[Species] appear fully-formed with no evidence they evolved, period.
The entire evolutionary history of these species doesn't exist. And, evolutionists have are lame excuses that they can't even agree on why the fossil evidence is missing.
This fatal problem to all but those that want to have blind faith in theory that should have been discarded decades ago:
"The abrupt appearance of higher taxa in the fossil record has been a perennial puzzle. Not only do characteristic and distinctive remains of phyla appear suddenly, without known ancestors, but several classes of a phylum, orders of a class, and so on, commonly appear at approximately the same time, without known intermediates." *James W. Valentine and *Cathryn A. Campbell, "Genetic Regulation and the Fossil Record," in American Scientist Vol. 63, November-December, 1975, p. 673.
The order in which fossils are found in the Cambrian also contradicts the theory of evolution:
"The actual percentage of areas showing this progressive order from the simple to the complex is surprisingly small. Indeed formations with very complex forms of life are often found resting directly on the basic granites. Furthermore, I have in my own files a list of over 500 cases that attest to a reverse order, that is, simple forms of life resting on top of more advanced types." Walter E. Lammert, Growing Doubts: Is Evolutionary Theory Valid? p. 4.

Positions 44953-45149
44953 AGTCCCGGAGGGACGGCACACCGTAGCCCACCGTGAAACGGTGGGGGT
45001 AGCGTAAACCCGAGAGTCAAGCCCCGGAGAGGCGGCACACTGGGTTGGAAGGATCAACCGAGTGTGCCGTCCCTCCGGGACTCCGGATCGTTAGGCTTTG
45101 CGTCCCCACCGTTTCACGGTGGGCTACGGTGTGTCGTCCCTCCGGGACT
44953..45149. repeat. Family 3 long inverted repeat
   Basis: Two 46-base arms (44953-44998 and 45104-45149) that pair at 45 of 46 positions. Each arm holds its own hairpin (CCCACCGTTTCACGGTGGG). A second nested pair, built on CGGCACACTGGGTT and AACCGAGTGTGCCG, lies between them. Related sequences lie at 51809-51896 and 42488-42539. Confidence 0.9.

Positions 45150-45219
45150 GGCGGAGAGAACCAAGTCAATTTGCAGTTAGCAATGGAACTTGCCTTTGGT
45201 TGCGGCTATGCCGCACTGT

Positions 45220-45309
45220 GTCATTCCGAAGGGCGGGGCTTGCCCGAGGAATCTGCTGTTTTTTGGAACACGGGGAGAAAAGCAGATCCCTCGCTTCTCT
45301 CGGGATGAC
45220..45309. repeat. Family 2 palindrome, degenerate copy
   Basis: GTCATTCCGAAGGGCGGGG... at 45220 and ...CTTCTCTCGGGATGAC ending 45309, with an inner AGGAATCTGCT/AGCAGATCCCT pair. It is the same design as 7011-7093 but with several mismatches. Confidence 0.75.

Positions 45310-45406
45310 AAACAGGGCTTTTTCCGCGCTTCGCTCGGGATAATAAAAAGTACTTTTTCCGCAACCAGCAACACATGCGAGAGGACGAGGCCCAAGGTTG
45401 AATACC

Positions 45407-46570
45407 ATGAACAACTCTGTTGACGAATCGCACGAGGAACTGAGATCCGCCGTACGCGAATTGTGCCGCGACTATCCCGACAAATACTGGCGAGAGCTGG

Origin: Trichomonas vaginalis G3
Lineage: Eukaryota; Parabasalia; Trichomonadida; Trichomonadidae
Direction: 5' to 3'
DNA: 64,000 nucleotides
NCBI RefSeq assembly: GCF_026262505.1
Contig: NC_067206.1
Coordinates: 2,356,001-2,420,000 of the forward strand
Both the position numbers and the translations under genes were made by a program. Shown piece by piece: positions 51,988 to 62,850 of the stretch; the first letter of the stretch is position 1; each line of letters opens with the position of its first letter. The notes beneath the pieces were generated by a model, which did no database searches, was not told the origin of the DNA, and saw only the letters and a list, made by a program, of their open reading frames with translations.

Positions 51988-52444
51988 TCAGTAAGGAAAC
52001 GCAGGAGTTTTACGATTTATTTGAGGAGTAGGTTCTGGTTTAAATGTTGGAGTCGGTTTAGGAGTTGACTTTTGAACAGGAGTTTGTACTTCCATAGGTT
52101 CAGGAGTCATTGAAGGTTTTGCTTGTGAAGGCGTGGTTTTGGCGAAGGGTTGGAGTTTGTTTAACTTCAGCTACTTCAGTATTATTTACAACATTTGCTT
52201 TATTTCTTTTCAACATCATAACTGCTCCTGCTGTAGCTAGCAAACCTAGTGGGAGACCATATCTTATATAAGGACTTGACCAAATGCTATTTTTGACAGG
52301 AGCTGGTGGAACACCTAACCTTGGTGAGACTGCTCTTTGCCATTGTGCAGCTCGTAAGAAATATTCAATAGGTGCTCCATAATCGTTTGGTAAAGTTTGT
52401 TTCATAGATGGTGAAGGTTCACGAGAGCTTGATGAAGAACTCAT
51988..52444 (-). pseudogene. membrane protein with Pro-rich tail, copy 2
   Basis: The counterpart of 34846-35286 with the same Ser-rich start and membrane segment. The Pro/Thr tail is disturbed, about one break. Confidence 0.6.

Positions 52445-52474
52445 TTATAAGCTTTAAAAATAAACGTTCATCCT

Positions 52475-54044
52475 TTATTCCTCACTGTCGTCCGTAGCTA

BTW, evolutionists are notorious form naming the same species something different at various stages of history:
"Dr. Eldredge [American Museum of Natural History, New York City] was asked, `Do paleontologists name the same creatures differently when they are found in different geological periods?' He replied that this happens, but they are mistakes. When asked the same question, Dr. Patterson [British Museum, London] replied, `Oh, yes, that's very widely done.' Next he was asked, 'That doesn't seem quite honest. You wouldn't do that, would you?' He said that he hoped he wouldn't . .
Would not this practice make a lot more species? Dr. Raup [Chicago Museum] said it would; perhaps 70 percent of the species described [in the fossil rocks] are later found to be the same as existing species, so 70 percent of the new species named should not have been [given new names but were], either through ignorance or because of the ground rules used by the taxonomists." L.D. Sunderland, Darwin's Enigma (1988), pp. 130-131.
"An assistant of Dr. Eldredge, who was studying trilobite fossils at the American Museum, explained to the author how he made the decision on naming a new species: `I look at a fossil for about two weeks and then if I think it looks different enough, I give it a new name.' So it is simply a matter of judgment with no firm ground rules." Op. cit., p. 131.